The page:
According to some researchers, the modern mass media outlets, such as Fox News or CNN, have a maligned effect on society which causes “political apathy, alienation, cynicism and a loss of social capital” [Newton]. This effect is known as media malaise. Due to an increase in market competition, a desire to garner higher ratings and to increase readership, it has force media outlets to focus primarily on hard news story such as the Sandy Hook shooting. If there is little controversy, these media outlets will emphasize on what is already there like the relation between Lanza and violent video games [Newton].
On top of that, audiences’ attention spans are getting increasingly short with the various forms of news feeds at their fingertips. As such, modern mass media is covering news in an increasingly brief and superficial way which often sensationalizes the story [Newton]. What the media is doing is similar to George Gerbner’s cultivation theory which posits that individuals who frequently watch television develop a conception of reality that is similar to that of television reality [Sullivan].
The news coverage about mass murders such as Columbine, Virginia Tech, and Sandy Hook, while tragic, only serve to cause media panics and boost the mass media ratings. On top of that, it also incites fear and ignorance in the people about the particular form of medium it is reporting about, disregarding any positive effects the medium has on society.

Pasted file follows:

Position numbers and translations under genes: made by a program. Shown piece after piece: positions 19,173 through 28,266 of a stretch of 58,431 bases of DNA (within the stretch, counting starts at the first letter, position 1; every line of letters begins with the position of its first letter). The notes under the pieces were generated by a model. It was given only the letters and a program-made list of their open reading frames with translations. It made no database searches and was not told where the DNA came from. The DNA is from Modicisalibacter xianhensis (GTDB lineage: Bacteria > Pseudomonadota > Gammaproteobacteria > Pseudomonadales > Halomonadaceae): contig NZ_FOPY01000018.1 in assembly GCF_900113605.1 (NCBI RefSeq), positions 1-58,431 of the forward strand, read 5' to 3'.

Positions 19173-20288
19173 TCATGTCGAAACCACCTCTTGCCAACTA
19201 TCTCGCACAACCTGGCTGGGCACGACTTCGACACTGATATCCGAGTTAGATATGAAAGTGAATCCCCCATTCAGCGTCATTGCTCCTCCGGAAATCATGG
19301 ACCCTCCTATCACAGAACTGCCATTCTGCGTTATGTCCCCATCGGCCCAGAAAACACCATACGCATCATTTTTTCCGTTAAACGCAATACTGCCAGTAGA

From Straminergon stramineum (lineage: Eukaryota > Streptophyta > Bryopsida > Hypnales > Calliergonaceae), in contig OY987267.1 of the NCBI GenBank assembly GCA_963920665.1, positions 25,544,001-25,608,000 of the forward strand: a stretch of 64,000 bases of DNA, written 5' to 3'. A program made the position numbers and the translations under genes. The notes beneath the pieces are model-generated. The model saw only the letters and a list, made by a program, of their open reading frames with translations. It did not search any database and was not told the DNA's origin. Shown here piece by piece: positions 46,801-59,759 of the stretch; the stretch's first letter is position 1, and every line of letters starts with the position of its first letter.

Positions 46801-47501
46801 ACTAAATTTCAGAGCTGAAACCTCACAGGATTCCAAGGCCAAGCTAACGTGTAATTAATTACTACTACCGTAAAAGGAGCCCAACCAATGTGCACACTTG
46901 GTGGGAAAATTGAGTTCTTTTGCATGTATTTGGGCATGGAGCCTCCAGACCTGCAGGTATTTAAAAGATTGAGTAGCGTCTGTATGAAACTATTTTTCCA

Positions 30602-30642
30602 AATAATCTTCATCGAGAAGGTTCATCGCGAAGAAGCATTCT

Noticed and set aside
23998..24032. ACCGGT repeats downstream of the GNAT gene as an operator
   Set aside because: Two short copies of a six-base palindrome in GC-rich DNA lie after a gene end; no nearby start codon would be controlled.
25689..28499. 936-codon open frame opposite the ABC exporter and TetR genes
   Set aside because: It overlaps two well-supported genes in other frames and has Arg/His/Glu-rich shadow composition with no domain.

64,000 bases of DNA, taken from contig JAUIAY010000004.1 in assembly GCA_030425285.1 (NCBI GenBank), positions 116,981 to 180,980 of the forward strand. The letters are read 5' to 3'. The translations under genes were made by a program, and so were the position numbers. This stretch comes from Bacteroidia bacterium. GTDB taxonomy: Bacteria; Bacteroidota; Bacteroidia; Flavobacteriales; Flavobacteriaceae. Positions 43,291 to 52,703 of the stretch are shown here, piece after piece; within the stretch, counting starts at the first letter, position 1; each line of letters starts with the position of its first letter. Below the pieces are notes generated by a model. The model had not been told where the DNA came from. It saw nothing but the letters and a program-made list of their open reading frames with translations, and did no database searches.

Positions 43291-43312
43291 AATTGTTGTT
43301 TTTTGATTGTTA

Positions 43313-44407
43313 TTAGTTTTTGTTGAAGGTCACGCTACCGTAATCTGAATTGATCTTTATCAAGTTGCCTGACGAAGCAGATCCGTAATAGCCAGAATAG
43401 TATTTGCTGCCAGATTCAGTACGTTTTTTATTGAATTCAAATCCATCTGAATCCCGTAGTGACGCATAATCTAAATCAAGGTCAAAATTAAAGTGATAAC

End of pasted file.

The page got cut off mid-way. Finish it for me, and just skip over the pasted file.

The fact of the matter is that there are multiple causes for such senseless killings. Such aggression is caused by a multitude of reasons such as violent video games, poverty, family environment, gun availability and drug abuse [Markey]. On its own, violent video games are not capable of causing such aggression and only by putting the various reasons together, such violent behavior is more predictable [Jaccarino].
In conclusion, the effects of video games on its audience are still largely an unknown. While there is a link between video games and violent, aggressive behavior, it is unscientific to say that video games cause such behavior. It could similarly be argued that a consumption of water predicts violent behavior as these school shooters likely drank water before carrying out their rampage. Correlation does not imply causation.
Felson, R. B. (1996). Mass Media Effects on Violent Behavior. Annual Review of Sociology, 22, 103-128..
Frayhua (2012, December 17). Fox News Says Violent Video Games Were The Cause of The Sandy Hook Elementary School Shooting. Retrieved January 12, 2014
Jaccarino, M. (2013, September 12). ‘Training simulation:’ Mass killers often share obsession with violent video games. Retrieved January 18, 2014
Newton, K. (1999, October). Mass Media Effects: Mobilization or Media Malaise?. British Journal of Political Science, 29(4), 577-599..
NewsPoliticsToday (2012, December 21). NRA Blames Video Games and Movies for Sandy Hook School Shooting. Retrieved January 18, 2014
NewsPoliticsToday (2013, January 13). Peter Johnson Jr Joins The White House In Ganging Up On Violent Video Games. Retrieved January 18, 2014
Markey, P. (2013, April 29). In Defense of Violent Video Games. Retrieved January 18, 2014
Sullivan, J. L. (2013). Media Audiences: Effects, Users, Institutions and Power (1st ed.). California, United States of America: SAGE Publications, Inc..